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Re: testing versus unstable: tradeoffs?

Kai Grossjohann <kgrossjo@eu.uu.net> writes:

> People at my site wish to migrate away from Debian stable to
> something more current.  I understand that unstable is more bleeding
> edge than testing, and that there is some kind of automatic process
> whereby packages migrate from unstable to testing.  (That automatic
> process makes sure there are no (critical?) bugs filed against the
> package, and I think that a package needs to ripen for some time in
> unstable, before being allowed to migrate to testing.)
> One can compare the distributions along several dimensions.  Here are
> some of them.  I'd appreciate any comments you might have.  Below, I'm
> arguing in favor of unstable and against testing (as devil's advocate,
> if you will).  What do you think about those arguments?  Prove me
> wrong!  8-)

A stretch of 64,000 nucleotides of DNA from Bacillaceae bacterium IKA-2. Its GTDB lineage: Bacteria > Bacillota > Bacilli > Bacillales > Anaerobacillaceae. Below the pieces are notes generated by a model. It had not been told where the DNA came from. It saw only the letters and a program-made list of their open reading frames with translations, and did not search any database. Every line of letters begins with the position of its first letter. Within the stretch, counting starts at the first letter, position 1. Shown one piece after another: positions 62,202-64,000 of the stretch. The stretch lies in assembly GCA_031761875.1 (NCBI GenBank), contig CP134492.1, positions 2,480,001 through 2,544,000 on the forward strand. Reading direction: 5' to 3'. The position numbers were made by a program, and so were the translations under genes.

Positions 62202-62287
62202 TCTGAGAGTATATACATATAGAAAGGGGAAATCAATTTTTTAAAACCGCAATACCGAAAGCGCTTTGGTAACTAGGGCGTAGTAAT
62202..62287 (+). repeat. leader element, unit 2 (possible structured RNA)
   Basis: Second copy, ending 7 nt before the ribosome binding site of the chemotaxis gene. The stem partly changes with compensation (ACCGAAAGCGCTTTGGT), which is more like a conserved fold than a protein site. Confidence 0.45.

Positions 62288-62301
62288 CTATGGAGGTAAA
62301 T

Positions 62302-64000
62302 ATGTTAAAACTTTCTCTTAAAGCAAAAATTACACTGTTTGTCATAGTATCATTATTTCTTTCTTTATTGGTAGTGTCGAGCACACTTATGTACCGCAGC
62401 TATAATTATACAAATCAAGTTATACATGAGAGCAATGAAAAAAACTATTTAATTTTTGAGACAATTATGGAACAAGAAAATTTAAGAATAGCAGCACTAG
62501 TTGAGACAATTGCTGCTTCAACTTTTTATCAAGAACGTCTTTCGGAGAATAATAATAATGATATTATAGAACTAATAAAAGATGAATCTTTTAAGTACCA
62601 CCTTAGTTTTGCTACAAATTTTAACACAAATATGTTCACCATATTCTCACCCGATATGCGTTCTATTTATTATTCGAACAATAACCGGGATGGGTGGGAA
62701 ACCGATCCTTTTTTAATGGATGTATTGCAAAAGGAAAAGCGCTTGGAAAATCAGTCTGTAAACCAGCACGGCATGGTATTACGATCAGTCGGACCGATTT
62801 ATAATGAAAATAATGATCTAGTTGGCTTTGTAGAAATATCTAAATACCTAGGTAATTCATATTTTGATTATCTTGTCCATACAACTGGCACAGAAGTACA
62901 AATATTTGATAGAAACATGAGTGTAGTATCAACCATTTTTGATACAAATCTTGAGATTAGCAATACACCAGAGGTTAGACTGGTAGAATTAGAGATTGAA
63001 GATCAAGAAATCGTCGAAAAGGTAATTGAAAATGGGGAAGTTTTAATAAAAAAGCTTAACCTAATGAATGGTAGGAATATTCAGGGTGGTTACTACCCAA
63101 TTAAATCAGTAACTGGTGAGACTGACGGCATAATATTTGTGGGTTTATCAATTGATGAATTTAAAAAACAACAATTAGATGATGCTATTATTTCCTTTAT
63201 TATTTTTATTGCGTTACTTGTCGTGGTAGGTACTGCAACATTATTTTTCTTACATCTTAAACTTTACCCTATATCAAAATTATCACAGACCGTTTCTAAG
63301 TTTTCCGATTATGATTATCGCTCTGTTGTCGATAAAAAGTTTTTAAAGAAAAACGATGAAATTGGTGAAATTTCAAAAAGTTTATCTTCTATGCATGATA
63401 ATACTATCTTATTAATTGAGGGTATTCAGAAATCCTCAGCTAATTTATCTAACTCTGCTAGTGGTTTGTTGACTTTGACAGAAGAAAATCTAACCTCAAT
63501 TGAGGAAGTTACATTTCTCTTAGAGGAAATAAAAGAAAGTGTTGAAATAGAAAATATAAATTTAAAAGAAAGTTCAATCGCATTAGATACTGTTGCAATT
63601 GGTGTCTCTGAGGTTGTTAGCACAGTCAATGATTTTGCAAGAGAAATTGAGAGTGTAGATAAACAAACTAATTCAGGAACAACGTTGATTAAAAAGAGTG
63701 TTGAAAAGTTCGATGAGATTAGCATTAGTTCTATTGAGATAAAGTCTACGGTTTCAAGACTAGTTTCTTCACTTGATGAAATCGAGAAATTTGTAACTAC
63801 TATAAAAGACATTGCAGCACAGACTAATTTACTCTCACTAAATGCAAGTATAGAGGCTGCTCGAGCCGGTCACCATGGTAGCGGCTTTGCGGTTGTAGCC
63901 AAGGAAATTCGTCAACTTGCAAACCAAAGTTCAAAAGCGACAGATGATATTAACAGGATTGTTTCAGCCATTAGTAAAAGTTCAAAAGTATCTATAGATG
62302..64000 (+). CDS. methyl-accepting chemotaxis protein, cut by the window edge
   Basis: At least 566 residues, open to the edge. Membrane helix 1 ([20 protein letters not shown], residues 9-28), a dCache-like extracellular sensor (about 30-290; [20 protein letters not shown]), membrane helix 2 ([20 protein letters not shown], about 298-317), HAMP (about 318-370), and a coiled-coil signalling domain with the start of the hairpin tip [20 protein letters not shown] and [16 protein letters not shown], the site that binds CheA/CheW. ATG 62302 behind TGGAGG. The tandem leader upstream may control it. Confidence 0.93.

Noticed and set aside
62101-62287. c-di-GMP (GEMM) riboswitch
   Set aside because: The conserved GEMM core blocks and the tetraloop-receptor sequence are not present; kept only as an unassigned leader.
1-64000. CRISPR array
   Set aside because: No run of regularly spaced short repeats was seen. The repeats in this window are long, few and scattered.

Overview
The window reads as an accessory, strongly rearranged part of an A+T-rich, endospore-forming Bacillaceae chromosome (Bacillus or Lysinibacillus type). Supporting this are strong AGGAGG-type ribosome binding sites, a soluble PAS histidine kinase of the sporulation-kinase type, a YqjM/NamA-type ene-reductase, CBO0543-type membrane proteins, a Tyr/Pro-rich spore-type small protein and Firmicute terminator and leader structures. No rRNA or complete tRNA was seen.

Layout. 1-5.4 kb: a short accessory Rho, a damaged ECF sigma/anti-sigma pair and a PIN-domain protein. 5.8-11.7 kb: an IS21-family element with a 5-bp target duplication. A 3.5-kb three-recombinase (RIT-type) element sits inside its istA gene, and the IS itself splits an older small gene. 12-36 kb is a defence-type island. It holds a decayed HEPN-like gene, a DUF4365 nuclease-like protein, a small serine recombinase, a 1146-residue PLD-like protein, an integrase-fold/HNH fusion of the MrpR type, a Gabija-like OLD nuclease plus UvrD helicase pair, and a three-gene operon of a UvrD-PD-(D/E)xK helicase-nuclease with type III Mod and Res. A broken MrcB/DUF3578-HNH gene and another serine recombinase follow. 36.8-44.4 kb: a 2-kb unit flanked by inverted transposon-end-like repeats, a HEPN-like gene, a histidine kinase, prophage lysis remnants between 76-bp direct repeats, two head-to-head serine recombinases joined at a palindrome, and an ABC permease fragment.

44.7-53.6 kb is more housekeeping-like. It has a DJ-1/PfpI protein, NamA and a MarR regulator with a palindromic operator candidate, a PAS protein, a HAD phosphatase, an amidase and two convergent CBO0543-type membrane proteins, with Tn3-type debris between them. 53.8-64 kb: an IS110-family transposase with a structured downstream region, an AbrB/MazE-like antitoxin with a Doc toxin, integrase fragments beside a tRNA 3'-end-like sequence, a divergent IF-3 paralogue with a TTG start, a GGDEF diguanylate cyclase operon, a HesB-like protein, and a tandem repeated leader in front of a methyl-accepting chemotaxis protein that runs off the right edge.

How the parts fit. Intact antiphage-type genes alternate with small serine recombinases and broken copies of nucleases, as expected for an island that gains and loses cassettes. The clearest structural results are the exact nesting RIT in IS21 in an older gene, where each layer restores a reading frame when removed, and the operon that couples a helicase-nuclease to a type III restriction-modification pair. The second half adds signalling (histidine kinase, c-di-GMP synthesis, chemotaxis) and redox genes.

> * Number of bugs.
>   One might think that testing has fewer bugs than unstable.  But the
>   truth is, since testing is an automatic process against filed bug
>   reports, bugs can always creep in there before they are discovered
>   and filed.  And, what's more, problems will be fixed much quicker in
>   unstable than in testing, due to the ripening required in testing.


> * Security fixes.
>   Security fixes come automatically with the new package installs in
>   unstable, whereas the security fixes department in the testing
>   distribution is not to be relied upon.

Also correct.

Testing can actually be more broken than unstable during transitional
phases, since it can take a long time for a transition to completely
move to testing.  And, a major package like libc6 being broken can bring
testing to a standstill for a loooong time.

However, when close to a new release (we're pretty close to one now),
testing can be very stable, usable, and up-to-date.

Personally, I think anyone who runs testing any time not within a month
or two of a release is absolutely insane, but a lot of people do it
anyway and seem happy with it.  I run unstable on all of my machines and
very rarely have any problems.  YMMV.

Don't worry, it's *in*-flammable.

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